A hand darted out immediately to close around her mouth, muffling the startled scream that tore from it, then another grabbed her by her wrist and dragged her inside. She was pushed roughly up against the back of the door until it slammed shut again against her back, and something brushed her hand as she heard the lock click closed. The light was off. She couldn’t see anything. She was breathing heavily through her nose, and terrified for all of about three seconds, which was the time it took to recognize the callused hand over her lips and the familiar mix of dusty electricity coming from the body directly in front of her, muddled almost unrecognizable by the sharp coppery scent of dried blood.
“Mmm,” she said against the hand, but it only tightened over her mouth as Ash’s voice rasped right beside her ear.
“Don’t. Don’t move, don’t speak, don’t do anything. Chances are someone followed you. Just—Just wait until they look, and then you can—”
He stopped short as footsteps sounded in the hallway. Misty froze and tried very hard to slow her breathing; Ash seemed to realize the hand over her mouth was making it louder, and quickly removed it. She could feel his stiff body pressed lightly against hers as he listened, head cocked beside her ear for the faintest hint that they were about to be discovered. Misty didn’t dare move for fear of rustling against the door. If she wasn’t so frightened she might have tried to completely restrain the urge to breathe.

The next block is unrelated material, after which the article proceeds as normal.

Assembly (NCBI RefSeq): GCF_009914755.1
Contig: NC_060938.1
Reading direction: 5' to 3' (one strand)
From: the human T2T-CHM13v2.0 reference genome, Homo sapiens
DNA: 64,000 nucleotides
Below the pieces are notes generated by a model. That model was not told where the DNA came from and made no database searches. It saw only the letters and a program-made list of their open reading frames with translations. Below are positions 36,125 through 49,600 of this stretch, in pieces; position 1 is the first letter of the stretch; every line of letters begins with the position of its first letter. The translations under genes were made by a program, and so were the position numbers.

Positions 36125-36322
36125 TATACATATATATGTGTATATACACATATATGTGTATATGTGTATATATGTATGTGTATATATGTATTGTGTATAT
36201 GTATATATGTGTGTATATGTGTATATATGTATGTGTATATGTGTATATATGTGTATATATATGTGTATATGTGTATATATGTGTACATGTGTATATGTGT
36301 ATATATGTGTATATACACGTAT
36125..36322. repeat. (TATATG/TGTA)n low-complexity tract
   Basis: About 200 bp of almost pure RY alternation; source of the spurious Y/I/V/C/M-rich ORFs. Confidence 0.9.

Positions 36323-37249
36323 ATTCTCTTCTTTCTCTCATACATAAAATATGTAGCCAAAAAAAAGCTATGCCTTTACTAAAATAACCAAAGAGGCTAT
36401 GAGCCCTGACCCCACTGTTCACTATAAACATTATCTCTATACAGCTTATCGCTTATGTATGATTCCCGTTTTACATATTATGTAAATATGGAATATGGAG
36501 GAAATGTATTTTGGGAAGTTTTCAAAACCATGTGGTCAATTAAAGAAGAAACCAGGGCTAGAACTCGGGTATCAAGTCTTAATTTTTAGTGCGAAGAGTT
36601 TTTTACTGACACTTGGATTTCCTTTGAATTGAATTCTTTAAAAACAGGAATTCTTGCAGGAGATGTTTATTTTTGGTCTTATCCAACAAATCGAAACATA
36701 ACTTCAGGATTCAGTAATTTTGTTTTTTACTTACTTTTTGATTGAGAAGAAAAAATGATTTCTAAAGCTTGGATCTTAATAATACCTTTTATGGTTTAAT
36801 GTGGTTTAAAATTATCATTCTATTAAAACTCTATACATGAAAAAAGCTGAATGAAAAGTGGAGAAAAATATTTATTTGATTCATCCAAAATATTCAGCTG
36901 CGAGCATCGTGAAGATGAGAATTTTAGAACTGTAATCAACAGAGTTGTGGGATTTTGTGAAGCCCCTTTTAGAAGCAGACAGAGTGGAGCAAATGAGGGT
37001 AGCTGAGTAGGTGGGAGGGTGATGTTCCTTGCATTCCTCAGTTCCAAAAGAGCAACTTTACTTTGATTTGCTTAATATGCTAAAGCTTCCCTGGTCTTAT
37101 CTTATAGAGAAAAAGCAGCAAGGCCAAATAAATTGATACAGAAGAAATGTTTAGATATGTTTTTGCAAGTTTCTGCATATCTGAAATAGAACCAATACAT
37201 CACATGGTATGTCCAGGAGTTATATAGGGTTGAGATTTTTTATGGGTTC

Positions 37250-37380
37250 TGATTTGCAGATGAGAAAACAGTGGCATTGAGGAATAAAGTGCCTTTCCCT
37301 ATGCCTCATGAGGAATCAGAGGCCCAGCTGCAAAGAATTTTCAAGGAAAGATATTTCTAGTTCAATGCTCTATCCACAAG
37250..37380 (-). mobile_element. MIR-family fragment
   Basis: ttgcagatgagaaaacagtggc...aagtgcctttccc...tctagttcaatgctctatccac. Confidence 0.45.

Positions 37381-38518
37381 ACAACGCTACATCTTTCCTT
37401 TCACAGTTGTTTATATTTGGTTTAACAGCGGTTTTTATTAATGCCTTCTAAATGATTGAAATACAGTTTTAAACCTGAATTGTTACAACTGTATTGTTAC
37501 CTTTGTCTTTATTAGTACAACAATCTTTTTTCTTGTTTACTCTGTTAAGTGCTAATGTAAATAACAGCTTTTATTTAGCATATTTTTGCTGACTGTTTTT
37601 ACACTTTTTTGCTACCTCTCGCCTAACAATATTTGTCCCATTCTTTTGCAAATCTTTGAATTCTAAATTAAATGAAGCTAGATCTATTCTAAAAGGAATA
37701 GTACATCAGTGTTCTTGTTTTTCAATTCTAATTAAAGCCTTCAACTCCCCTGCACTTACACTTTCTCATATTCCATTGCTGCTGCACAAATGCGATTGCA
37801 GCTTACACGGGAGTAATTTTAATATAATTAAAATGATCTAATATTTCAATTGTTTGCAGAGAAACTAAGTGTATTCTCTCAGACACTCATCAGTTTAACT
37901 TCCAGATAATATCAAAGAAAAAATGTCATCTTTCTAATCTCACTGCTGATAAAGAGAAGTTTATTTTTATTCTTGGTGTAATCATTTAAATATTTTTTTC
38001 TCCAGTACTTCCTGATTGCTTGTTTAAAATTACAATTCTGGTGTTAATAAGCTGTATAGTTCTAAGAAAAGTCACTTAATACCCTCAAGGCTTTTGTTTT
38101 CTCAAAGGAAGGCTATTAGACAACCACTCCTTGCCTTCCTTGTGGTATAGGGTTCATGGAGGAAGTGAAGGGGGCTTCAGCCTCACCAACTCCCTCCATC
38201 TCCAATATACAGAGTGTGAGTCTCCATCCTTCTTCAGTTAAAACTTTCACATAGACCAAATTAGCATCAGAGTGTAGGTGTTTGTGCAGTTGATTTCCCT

The footsteps approached, then stopped outside the door, the light creeping in through the crack at the bottom wavering as shoes blocked it. The doorknob shook, and Misty’s breath caught in her throat. It was locked, though, and whoever was on the outside seemed to think that was good enough, because the footsteps quickly receded again. Neither of them dared breathe again until at least a full minute had passed after they’d faded away completely, and then they both let it out in a whoosh.
The first thing Misty did was hug him tightly, but she quickly let him go again when he stiffened in her arms and tried to squirm out again. She recognized that reaction; he was hurt, and she wanted to see how badly.
She was cut off by a pair of chapped lips against her own, almost hard enough to bruise. The back of her head struck the door in surprise, but Ash didn’t stop, and Misty didn’t try and make him. She kissed him back just as fiercely, hands coming up to tangle in the hair on either side of his head as she struggled to draw him in even closer, so much adrenaline draining from her system that she felt almost giddy with relief. Ash willingly obliged, his body pressing her flush to the wall now as she felt one of his hands around her jaw, the other curling around her neck to thread through the hair there. He tugged somewhat gently and Misty tipped her head back, and they both released a small moan at the sudden, better change in angle.